Wal-Mart Hinders Poverty Reduction, Study Finds

Date: 29 Oct 2004 | posted in: Retail | 0 Facebooktwitterredditmail

Counties that gained Wal-Mart stores during the 1990s fared worse in terms of family poverty rates than those that did not, according to a new study by researchers at Penn State’s Center for Economic and Community Development.

Wal-Mart often characterizes its stores as beneficial to the working poor. As a company spokesperson recently said, “We are the store of countless people who live paycheck to paycheck, wanting and needing decent products at decent prices.”

But after analyzing a decade’s worth of data, researchers Stephan J. Goetz and Hema Swaminathan of Penn State University, conclude that the presence of a Wal-Mart store actually hinders a community’s ability to move families out of poverty.

After controlling for other factors that influence poverty rates, the researchers found that those U.S. counties in which new Wal-Mart stores were built between 1987 and 1998 experienced a significantly smaller reduction in their poverty rates than those counties that did not add new Wal-Mart stores.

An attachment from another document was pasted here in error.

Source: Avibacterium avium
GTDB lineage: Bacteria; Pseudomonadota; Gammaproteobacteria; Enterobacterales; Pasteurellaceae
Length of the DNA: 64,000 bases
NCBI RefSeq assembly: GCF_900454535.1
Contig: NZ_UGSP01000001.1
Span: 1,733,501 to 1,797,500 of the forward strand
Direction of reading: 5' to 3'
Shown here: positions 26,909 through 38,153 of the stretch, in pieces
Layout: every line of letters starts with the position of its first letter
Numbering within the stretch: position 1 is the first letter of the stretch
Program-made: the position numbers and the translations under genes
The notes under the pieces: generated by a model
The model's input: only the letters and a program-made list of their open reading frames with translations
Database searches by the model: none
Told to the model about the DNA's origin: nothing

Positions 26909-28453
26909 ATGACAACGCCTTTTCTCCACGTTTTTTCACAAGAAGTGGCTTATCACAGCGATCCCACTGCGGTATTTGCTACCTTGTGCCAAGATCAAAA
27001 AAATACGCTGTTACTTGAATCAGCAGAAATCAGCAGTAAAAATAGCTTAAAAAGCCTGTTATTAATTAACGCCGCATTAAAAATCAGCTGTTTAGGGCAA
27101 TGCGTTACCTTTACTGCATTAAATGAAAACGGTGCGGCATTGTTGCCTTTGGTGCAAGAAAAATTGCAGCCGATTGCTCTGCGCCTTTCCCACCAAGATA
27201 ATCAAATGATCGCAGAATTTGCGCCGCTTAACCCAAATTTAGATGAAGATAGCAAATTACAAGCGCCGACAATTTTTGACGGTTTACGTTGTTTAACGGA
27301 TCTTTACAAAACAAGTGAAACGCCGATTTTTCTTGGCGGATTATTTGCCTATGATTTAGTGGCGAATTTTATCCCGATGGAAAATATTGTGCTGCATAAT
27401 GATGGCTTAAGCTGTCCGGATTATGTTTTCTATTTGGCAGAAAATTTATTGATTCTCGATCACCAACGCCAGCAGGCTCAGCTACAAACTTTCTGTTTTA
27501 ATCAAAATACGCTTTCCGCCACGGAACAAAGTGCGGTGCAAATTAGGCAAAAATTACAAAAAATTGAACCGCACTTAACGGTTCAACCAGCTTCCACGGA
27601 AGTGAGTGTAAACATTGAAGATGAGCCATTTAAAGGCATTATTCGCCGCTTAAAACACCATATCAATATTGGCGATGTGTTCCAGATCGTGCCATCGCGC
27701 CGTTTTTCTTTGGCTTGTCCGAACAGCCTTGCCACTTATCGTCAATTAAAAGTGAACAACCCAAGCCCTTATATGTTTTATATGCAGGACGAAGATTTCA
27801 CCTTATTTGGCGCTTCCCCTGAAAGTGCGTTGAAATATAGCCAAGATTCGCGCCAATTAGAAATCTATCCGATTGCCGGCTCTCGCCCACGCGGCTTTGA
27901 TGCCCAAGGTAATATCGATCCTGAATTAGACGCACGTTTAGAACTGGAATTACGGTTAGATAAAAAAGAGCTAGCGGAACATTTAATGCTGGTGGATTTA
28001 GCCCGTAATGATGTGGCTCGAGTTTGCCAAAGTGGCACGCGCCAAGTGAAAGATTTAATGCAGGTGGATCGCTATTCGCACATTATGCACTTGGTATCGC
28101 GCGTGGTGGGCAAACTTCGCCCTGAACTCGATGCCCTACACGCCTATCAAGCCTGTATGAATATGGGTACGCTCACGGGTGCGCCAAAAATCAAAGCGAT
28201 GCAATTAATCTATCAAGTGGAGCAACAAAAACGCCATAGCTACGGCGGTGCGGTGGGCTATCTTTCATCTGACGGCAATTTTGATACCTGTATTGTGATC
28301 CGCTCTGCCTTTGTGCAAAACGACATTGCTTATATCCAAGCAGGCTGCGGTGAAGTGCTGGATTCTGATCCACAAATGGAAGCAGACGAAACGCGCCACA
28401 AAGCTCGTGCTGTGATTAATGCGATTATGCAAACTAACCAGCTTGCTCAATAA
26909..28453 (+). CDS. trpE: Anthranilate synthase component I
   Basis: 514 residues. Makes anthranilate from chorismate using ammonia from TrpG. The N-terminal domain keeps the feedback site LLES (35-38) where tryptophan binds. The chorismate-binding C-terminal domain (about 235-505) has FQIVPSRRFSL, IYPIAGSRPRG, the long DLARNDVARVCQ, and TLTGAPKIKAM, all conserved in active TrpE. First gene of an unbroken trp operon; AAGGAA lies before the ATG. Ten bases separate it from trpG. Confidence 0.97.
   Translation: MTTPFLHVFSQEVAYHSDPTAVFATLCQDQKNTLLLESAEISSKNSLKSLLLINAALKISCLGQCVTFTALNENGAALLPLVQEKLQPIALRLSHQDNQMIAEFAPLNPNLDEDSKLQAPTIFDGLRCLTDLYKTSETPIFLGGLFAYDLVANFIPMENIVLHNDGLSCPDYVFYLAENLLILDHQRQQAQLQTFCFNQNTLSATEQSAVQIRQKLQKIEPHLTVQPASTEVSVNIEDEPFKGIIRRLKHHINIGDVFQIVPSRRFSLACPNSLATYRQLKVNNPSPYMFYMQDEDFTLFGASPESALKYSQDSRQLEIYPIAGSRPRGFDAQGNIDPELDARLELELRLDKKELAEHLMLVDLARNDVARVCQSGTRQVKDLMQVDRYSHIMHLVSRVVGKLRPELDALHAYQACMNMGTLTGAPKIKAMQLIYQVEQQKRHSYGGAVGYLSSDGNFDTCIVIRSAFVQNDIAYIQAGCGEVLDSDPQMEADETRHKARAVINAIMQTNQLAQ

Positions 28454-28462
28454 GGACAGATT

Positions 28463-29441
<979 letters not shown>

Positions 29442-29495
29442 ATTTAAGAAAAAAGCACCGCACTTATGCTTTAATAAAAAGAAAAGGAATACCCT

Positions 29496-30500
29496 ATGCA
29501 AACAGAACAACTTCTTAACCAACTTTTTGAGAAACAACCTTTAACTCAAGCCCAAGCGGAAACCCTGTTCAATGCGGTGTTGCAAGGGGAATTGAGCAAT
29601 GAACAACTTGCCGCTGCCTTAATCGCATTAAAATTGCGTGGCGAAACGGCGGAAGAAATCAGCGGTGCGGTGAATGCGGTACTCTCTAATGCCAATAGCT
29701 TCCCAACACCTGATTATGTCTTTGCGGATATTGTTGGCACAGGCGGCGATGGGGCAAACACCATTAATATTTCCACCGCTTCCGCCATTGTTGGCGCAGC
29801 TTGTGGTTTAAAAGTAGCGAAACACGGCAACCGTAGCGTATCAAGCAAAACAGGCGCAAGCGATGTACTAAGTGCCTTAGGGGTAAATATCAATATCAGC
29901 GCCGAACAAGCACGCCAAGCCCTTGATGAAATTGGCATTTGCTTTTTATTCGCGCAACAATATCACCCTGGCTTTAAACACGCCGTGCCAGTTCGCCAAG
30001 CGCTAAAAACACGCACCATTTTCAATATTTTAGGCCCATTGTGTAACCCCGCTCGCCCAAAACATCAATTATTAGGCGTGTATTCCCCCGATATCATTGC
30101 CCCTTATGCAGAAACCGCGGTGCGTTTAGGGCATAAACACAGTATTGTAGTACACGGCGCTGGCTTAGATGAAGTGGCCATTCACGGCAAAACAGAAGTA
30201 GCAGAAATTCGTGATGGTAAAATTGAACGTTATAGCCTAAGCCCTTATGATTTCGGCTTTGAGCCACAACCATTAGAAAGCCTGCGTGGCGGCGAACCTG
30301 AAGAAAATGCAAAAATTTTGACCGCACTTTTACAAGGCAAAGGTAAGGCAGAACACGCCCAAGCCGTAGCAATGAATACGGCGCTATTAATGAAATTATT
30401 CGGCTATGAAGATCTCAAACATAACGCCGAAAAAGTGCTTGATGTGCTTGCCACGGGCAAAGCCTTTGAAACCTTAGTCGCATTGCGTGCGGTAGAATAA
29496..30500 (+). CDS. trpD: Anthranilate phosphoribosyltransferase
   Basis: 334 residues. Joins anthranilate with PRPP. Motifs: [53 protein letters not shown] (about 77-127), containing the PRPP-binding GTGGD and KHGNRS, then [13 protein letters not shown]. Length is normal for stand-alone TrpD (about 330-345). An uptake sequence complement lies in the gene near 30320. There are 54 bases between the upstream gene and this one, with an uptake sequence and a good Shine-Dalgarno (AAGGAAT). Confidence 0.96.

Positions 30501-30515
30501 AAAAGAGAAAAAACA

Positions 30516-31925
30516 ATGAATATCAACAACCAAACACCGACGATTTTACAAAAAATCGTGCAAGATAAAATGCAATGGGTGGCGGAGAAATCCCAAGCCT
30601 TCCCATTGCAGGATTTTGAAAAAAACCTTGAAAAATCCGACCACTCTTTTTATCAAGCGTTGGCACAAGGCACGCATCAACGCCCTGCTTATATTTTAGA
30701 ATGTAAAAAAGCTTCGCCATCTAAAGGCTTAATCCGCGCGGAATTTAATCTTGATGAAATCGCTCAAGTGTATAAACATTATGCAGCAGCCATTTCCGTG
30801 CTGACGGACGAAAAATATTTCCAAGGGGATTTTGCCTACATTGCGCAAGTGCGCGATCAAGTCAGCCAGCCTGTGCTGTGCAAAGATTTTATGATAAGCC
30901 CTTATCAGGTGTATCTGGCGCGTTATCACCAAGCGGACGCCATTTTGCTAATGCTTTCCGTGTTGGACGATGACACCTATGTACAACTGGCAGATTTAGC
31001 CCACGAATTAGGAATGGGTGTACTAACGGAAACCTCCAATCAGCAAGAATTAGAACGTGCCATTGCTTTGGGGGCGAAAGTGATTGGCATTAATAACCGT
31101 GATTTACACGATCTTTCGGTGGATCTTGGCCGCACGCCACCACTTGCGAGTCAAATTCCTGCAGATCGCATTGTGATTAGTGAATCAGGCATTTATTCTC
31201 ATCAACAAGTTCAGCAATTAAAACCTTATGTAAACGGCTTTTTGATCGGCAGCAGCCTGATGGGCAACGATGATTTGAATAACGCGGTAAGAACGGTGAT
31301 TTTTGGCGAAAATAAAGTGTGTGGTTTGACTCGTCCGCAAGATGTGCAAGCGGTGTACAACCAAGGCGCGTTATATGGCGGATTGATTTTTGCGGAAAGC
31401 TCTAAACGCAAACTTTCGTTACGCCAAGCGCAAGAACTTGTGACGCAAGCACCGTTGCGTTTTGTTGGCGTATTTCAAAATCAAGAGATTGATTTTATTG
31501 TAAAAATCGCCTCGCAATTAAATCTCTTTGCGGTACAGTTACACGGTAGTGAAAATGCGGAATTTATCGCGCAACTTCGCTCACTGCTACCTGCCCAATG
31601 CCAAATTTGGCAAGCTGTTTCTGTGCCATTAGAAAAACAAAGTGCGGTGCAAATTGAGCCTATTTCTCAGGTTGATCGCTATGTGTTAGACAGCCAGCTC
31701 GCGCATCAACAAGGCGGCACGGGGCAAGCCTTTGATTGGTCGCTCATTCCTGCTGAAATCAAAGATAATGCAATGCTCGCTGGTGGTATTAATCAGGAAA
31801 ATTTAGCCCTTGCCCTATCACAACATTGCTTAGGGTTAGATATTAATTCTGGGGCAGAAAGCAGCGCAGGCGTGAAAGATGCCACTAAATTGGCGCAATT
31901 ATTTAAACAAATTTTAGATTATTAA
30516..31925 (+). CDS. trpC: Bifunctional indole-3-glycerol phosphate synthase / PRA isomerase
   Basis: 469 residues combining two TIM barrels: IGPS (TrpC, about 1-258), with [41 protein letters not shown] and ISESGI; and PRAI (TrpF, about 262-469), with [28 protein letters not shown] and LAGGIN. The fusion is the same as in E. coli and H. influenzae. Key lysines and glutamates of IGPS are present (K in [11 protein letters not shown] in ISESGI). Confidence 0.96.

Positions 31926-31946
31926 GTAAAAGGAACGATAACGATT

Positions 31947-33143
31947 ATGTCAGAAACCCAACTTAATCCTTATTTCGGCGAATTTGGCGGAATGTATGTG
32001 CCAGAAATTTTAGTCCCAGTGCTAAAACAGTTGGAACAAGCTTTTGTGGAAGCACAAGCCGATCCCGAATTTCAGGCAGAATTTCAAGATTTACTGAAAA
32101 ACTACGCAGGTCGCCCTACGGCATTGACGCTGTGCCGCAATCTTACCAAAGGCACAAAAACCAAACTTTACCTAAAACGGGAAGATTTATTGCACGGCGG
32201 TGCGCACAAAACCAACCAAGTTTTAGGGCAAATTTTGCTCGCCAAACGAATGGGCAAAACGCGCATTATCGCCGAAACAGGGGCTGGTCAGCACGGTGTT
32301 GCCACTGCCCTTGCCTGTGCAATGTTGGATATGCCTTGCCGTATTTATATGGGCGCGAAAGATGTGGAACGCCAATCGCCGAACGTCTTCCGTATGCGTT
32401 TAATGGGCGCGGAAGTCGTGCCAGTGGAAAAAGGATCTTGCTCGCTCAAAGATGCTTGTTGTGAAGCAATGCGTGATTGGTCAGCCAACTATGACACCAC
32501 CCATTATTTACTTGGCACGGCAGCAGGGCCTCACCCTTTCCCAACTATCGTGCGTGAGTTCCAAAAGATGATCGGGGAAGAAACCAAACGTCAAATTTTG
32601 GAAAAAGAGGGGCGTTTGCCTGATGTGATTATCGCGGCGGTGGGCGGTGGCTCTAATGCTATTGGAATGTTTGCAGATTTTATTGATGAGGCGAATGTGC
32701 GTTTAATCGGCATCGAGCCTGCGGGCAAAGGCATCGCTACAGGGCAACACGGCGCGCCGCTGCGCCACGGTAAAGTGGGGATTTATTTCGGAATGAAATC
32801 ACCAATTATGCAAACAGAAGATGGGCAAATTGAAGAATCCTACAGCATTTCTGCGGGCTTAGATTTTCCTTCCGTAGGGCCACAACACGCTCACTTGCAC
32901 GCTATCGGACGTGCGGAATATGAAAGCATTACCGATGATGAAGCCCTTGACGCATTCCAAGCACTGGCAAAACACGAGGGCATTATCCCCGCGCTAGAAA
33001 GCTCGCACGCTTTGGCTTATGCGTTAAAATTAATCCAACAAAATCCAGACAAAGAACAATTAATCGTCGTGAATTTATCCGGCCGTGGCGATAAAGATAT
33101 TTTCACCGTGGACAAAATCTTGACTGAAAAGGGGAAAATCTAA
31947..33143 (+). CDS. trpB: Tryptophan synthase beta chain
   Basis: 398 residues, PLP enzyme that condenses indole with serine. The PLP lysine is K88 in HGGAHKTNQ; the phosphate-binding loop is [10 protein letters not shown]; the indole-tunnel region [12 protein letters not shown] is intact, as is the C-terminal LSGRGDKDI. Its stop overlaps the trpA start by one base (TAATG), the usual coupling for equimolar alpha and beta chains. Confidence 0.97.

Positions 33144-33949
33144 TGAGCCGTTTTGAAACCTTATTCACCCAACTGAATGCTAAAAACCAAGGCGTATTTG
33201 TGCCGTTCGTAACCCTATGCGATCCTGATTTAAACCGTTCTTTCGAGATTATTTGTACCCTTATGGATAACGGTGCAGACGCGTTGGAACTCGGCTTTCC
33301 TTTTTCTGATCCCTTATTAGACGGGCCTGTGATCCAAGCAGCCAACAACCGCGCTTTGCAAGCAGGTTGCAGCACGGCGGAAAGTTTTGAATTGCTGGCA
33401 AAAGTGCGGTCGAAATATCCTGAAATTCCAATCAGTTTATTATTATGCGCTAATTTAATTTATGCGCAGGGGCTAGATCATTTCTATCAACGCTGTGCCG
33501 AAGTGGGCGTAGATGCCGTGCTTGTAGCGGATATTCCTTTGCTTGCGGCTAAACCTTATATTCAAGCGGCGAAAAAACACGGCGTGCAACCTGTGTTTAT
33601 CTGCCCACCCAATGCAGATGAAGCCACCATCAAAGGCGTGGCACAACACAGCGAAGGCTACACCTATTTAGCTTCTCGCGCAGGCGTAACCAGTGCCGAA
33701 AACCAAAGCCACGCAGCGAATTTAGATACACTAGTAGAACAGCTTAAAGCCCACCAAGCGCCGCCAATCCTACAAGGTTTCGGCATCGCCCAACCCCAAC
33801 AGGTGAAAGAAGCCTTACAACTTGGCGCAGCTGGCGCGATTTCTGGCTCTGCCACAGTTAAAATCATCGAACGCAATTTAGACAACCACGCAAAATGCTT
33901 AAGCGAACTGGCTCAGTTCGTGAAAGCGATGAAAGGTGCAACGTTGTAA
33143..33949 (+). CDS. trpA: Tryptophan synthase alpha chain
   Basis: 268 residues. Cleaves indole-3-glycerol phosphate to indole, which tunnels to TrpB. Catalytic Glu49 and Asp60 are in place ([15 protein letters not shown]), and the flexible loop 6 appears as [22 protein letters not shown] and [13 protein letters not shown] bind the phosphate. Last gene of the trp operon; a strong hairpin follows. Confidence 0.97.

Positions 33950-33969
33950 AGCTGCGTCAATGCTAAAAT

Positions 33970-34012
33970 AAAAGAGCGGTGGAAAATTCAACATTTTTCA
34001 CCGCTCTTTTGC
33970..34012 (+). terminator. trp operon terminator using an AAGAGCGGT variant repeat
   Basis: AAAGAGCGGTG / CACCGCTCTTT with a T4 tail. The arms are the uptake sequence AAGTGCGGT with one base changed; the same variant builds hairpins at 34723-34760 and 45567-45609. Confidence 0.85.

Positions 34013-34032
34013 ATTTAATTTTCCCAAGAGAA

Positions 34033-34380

Overall, the portion of families living in poverty nationwide fell from 13.1 to 10.7 percent between 1989 and 1999.

Counties that gained one Wal-Mart store showed an 8 percent smaller reduction in the poverty rate compared to the national average, while those that gained two Wal-Mart stores experienced a 16 percent smaller reduction in poverty.

The researchers offer several explanations for their findings. One is that the jobs created by Wal-Mart may pay less and offer fewer benefits than those lost as local stores are forced out of business following the chain’s arrival. The demise of local retailers can also cause jobs to disappear in well-paying support sectors, such as accounting, wholesaling and transportation.

“More subtle factors may also come into play,” the researchers contend. “By destroying the local class of entrepreneurs, the Wal-Mart chain also destroys local leadership capacity.” This reduction in local leadership capacity represents a loss of social capital, which diminishes a community’s ability to tackle complex problems, including poverty, as well as its ability to generate high-quality economic development.

The study also notes that higher poverty rates translate into higher costs for taxpayer-funded public assistance programs.


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Stacy Mitchell

Stacy Mitchell is co-director of the Institute for Local Self-Reliance and directs its Independent Business Initiative, which produces research and designs policy to counter concentrated corporate power and strengthen local economies.